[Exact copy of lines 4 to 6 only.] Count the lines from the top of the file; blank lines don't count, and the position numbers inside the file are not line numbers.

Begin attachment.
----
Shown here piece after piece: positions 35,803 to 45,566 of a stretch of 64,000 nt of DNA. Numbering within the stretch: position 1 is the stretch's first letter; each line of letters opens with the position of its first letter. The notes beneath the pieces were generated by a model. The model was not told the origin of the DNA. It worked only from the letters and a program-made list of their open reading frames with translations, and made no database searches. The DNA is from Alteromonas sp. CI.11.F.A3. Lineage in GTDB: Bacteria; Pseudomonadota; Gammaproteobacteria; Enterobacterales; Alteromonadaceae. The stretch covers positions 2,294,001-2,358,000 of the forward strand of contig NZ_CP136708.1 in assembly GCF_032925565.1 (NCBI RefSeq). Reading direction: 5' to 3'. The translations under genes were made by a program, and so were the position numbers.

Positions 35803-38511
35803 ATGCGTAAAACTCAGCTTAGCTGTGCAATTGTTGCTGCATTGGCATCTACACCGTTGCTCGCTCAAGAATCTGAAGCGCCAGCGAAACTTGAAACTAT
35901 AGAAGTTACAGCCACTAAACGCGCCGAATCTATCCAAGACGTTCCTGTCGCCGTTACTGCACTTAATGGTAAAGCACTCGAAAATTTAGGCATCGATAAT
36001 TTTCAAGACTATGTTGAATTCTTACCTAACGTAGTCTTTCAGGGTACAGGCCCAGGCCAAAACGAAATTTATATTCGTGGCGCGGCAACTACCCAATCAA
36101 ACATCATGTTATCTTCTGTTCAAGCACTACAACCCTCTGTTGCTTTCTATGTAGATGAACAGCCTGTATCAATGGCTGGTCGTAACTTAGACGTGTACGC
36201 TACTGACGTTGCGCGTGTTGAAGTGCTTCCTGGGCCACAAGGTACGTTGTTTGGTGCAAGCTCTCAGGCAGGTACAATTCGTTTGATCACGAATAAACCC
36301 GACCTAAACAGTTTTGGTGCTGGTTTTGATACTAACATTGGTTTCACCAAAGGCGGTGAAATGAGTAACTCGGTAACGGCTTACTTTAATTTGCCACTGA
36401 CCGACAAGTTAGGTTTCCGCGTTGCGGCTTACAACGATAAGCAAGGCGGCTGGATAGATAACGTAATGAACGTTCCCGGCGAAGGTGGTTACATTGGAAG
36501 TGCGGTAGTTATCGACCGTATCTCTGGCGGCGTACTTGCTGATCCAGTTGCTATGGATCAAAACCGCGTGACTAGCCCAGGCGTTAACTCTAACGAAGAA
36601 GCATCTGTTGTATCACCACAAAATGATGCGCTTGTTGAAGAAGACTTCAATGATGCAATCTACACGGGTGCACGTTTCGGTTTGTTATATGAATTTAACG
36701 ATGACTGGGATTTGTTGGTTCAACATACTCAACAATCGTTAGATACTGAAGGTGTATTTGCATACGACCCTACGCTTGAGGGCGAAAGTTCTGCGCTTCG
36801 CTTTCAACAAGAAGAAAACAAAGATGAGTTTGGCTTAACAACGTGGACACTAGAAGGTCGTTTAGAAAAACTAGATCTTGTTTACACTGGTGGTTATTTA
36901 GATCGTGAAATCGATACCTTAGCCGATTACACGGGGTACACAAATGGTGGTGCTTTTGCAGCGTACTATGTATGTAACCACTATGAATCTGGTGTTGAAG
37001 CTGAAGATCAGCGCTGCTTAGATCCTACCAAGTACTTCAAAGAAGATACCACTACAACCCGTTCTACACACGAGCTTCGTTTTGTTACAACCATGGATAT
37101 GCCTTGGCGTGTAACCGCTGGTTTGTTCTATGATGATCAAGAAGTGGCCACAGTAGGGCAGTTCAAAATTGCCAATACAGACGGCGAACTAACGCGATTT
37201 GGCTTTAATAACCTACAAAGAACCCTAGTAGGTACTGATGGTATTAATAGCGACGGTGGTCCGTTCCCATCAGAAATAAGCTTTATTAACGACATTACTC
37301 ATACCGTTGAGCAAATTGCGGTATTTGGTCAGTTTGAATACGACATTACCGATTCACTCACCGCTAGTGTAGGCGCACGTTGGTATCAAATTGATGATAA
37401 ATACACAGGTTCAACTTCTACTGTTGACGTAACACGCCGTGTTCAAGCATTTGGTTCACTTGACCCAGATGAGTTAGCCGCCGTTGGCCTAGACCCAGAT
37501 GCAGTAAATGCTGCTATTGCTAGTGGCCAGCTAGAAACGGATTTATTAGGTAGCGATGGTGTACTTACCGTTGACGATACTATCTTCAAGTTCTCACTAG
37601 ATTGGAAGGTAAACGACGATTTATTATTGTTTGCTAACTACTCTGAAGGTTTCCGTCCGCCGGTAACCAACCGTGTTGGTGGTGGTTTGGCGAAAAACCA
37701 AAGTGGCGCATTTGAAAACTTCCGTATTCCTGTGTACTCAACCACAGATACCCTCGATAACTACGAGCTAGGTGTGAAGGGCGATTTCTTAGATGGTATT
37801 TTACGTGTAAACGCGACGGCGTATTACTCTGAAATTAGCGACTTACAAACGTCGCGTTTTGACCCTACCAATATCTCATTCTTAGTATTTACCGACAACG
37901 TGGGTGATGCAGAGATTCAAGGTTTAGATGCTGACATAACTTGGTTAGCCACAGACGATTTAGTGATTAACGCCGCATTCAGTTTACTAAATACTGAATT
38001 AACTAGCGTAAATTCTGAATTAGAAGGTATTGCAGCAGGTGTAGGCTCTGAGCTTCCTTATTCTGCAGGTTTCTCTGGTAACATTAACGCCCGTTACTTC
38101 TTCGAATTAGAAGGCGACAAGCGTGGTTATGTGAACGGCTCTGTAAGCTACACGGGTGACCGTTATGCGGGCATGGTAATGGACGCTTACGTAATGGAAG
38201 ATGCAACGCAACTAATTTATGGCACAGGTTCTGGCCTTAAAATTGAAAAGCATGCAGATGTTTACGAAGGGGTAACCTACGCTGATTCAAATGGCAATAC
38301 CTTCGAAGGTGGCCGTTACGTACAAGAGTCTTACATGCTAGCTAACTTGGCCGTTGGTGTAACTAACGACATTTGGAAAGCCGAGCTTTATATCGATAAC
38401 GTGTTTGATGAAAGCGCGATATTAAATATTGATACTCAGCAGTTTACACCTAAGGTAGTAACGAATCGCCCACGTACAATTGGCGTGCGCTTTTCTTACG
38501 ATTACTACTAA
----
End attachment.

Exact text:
35901 AGAAGTTACAGCCACTAAACGCGCCGAATCTATCCAAGACGTTCCTGTCGCCGTTACTGCACTTAATGGTAAAGCACTCGAAAATTTAGGCATCGATAAT
36001 TTTCAAGACTATGTTGAATTCTTACCTAACGTAGTCTTTCAGGGTACAGGCCCAGGCCAAAACGAAATTTATATTCGTGGCGCGGCAACTACCCAATCAA
36101 ACATCATGTTATCTTCTGTTCAAGCACTACAACCCTCTGTTGCTTTCTATGTAGATGAACAGCCTGTATCAATGGCTGGTCGTAACTTAGACGTGTACGC